All-Indigenous team won the broomball championship in New York
An all-Indigenous broomball team from Quebec won the championship at the Syracuse CanAm broomball tournament in New York.
Now the AlgonCrees want to improve their talent even more: at the World Championships in Paris, France.
“I have this vision of coming up with our own Indigenous team,” said team captain Lorrain Nottaway, who is Algonquin from Barriere Lake. “There is a lot of potential within our region”
The team’s name represents Algonquin and Cree people from all over Quebec coming together to compete in high-level broomball. The Syracuse event Jan. 19-21, marked the first time the AlgonCrees competed in a tournament.
“One of the highlights was definitely our final game,” said Nottaway.
“We were down two points in the last two minutes, and we were able to catch up and take it to overtime.”
They recorded four wins and one loss to become champions in the women’s category.
Many team members are mothers with full-time jobs or students from Waskaganish, Pikogan and other communities.
Amanda Mayappo-Neeposh, who is Cree from Waswanipi, plays defense.
An emotional game for more than one reason
“We’ve always talked about wanting to bring an Indigenous team to one of these big tournaments, especially in the USA,” said Mayappo-Neeposh.
It was an emotional game for him not only because it was an all-native team that won the championship.
The AlgonCrees wore blue, light blue and pink ribbons on their jerseys representing Cree leukoencephalopathy (CLE) in honor of Mayappo-Neeposh’s child, Ottilia, who died in October.
CLE is an incurable genetic disorder that affects the development of the Cree baby’s brain. Babies usually die within weeks or months of their birth, according to the Cree Board of Health and Social Services in James Bay.
“When I first saw the jerseys, I felt very emotional,” Mayappo-Neeposh said. “I want to cry. It’s for my daughter and the other children who died from this disease.”
“It means a lot to have that ribbon on my jersey to try to spread awareness of the disease,” he added.
Mayappo-Neeposh’s colleagues, many of whom are also mothers, showed their support.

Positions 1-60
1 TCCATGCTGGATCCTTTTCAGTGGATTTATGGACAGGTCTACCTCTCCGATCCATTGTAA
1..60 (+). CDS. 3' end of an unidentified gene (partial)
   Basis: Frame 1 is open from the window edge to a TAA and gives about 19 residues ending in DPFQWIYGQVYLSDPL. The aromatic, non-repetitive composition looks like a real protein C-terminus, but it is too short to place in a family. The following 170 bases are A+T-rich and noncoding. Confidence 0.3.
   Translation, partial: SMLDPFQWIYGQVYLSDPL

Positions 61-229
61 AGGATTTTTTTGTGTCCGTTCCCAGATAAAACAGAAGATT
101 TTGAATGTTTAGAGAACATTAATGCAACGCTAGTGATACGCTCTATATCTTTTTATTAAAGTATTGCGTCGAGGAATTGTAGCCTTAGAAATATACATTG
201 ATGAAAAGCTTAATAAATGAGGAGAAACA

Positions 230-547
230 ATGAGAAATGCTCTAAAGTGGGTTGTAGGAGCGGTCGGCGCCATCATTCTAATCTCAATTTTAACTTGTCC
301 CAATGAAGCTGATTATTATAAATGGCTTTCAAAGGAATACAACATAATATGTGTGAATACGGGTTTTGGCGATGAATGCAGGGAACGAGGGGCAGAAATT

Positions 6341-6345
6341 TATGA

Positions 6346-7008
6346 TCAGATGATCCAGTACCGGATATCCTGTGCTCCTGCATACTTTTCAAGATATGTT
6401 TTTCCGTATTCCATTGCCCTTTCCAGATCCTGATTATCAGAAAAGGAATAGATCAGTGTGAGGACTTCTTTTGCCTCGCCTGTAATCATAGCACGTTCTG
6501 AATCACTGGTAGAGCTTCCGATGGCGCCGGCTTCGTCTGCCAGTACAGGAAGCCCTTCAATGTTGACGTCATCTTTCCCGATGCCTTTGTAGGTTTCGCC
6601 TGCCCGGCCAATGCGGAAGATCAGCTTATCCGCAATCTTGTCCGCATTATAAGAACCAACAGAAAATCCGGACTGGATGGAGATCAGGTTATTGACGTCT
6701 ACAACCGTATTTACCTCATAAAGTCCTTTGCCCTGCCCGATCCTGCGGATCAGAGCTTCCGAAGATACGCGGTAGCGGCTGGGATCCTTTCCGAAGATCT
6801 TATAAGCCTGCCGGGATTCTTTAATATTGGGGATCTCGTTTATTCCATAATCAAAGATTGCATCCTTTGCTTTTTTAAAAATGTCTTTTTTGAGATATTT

“He loved the sport. He loved his son. He was passionate about two things. It’s an honor to know that this is our friend, our teammate,” Nottaway said.
Untapped talent pool
The team has been working hard on fundraising to get to New York.
“I’m really trying to get the women’s team out of [Quebec] place for several years now,” SAYS Kevin Perrigo, who is the tournament director and has been involved in the tournament for over 30 years.
He has seen the game grow over the years.
“I watch over them [Indigenous] tournaments now for the last few years because they show it online. The talent pool is not available,” he said, adding that the AlgongCrees were more physical on the ice, which benefited them in their game wins.
The AlgonCrees overcame some setbacks in their first few games. They know that American broomball rules are different from Canadian rules.
The Americans have a concept known as the “floating blue line,” where once an attacking player crosses the blue line, the red line becomes an off-side and icing marker. The blue line is no longer considered an off-side or icing marker.
“They score a lot of goals because they know it quickly,” Perrigo said, adding that many people come to watch their games and have friendly conversations outside of the ice.
The AlgonCrees plan to play in more provincial tournaments together.
“Some people [on Facebook] They think they can just run with us because they’re faster, but we have a strong team,” Nottaway said.
The AlgonCrees want to compete in the 2024 International Federation of Broomball Associations (IFBA) World Broomball Championships in Paris this October.
“I’ve competed in the world championships twice in my broomball career but never on an all-Indigenous team,” said Mayappo-Neeposh. “And I’m really, really excited for that,”